I was astonished – and, to be frank, a little embarrassed – by how much I learned reading Gordon Pitts’ superb new book, Unicorn in the Woods: How East Coast Geeks and Dreamers Are Changing the Game.
Any regular reader of Entrevestor should be familiar with the story of Q1 Labs and Radian6, the two New Brunswick companies that sold out for a combined price of about $1 billion in 2012-13. Taken together, these companies changed forever the way Atlantic Canadian tech entrepreneurs are viewed within and outside the region.
Pitts brings a fresh perspective to this story, breathing life into the techies, salesmen and investors who made it all happen.
A former Globe and Mail business reporter, Pitts is best known in these parts as the author of Codfathers: Lessons from the Atlantic Business Elite, a 2005 book about the network of successful business people in and from the East Coast. Now he has told the story of the two greatest startups (so far) built on the East Coast, and he’s told it very well indeed.
By Gordon Pitts
Goose Lane Editions
The tale starts in 2000 when Chris Newton, a tech-savvy student-slash-employee at University of New Brunswick, teamed up with serial entrepreneur Brian Flood to tackle the university’s budding cybersecurity problems. UNB’s network was frequently disrupted by denial -of-service attacks, in which cyber-criminals assault an organization with hundreds of millions of messages simultaneously, causing the system to fail.
Newton devised a system that tracks the data flows rather than focusing on single data units, then developed a front-end feature that allowed the user to visualize these data flows. Flood saw the potential of the new system and what it could mean, not just for Newton and himself, but for their home province. “Newton now understood that Brian was not just about getting rich,” writes Pitts. “He was about turning New Brunswick around, and if he made some money in the process, that was fine too.”
Thus was Q1 Labs born. The team soon grew, and attracted young brainiacs like Sandy Bird (a computer engineer able to talk to investors on their own terms) and financial backers like former NB Tel President Gerry Pond.
They brought on board venture capital investment, first from Toronto, then from the U.S., which resulted in the headquarters being moved to the Boston Area. Management was taken over by more hard-nosed executives, and Newton and Flood eventually moved away from the company. The development team remained in Fredericton, headed by Bird.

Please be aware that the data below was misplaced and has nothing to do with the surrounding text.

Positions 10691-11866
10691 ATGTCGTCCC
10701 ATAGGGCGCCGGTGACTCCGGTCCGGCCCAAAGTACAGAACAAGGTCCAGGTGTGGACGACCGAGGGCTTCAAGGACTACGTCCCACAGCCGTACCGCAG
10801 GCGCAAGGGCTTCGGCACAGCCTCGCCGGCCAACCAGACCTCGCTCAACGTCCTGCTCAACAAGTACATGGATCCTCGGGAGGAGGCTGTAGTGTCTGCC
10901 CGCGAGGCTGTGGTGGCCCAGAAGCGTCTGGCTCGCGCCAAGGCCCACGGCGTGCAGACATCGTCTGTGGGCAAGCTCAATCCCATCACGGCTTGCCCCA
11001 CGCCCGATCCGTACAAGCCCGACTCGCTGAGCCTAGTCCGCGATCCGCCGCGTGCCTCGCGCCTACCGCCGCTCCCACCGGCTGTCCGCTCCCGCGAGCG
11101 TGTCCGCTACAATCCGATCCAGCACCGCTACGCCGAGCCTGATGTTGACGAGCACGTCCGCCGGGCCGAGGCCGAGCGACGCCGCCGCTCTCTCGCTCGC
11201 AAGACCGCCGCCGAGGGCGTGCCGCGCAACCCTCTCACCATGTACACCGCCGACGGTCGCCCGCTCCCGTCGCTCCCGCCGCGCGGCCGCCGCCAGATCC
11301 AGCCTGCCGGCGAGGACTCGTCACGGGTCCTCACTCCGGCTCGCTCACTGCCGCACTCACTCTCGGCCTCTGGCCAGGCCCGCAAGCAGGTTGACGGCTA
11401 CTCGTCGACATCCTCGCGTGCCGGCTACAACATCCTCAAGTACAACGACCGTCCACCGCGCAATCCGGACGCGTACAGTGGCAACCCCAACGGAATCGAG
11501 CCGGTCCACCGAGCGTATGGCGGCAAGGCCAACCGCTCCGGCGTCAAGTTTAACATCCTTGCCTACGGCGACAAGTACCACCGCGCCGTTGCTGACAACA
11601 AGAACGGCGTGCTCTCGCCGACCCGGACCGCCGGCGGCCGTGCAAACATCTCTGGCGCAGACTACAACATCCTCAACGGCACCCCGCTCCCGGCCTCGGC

Before this, Pond had backed another venture, an NB Tel spinoff called iMagic, headed by Marcel LeBrun, a strong, silent leader who inspired great loyalty among all around him. A pioneer in internet-protocol software for video, iMagic was a high-flyer in the dotcom boom, then listed its shares amid the crash in late 2000. After selling out to Paris-based Alcatel in 2003 at 7 percent of the IPO price, LeBrun was looking for his next venture so Pond introduced him to Newton.
They held a brainstorming session and settled mid-decade on a product that would monitor a new-fangled phenomenon known as social media. With six co-founders, they called the new venture Radian6 and quickly began to gain customers. It was a SaaS product, so the sales cycle was rapid, as was growth.
The two companies found buyers at about the same time, with Radian6 selling out to Salesforce for $326 million in the spring of 2012, and Q1 Labs going to IBM for a reported $600 million a few months later.
That’s the skeleton of Pitts’ story, but what makes this book special is the way the author develops these characters, both with anecdote and description.
Take, for example, his portrayal of Newton: “Newton speaks in bursts of gee-whiz enthusiasm – more Richie from Happy Days than the nerdy guys from The Big Bang Theory. Everyone is ‘super-busy’ or ‘super-smart,’ or to sum things up it was ‘all that jazz’ – all interspersed with the occasional mild profanity.”
Or this timeless take on Gerry Pond: “Think of Pond as your loveable old uncle who could be a bit grouchy at times but always remembered you at Christmas.”
Pitts is a reporter as well as a writer, and brings out things I didn’t know about this group, such as Newton’s battles with cancer, or Radian6 Co-Founder Brian Dunphy’s financial straits at the time of the exit. I didn’t know IBM has named 200 IBM Fellows since its inception, and one of them is Sandy Bird.
Unicorn in the Woods loses a bit of steam after the two big exits – about a third of the book deals with the evolution of the startup community since 2012. Part of the problem is that there are more good companies today, but few (St. John’s-based Verafin being the obvious exception) are as stellar as Q1 Labs or Radian6. The number of players makes it harder to tell a linear story.
The book’s greatest flaw is that it all but ignores what’s happening in Halifax, which is the most active part of the East Coast startup community. Pitts mentions some companies like Manifold and TruLeaf but ignores CarbonCure Technologies, ABK Biomedical, Appili Therapeutics, Metamaterial, IMV, DashHudson, Proposify, SimplyCast, to name a few.
But as a story of the New Brunswick startup cluster and the people who built it, the book just can’t be beaten.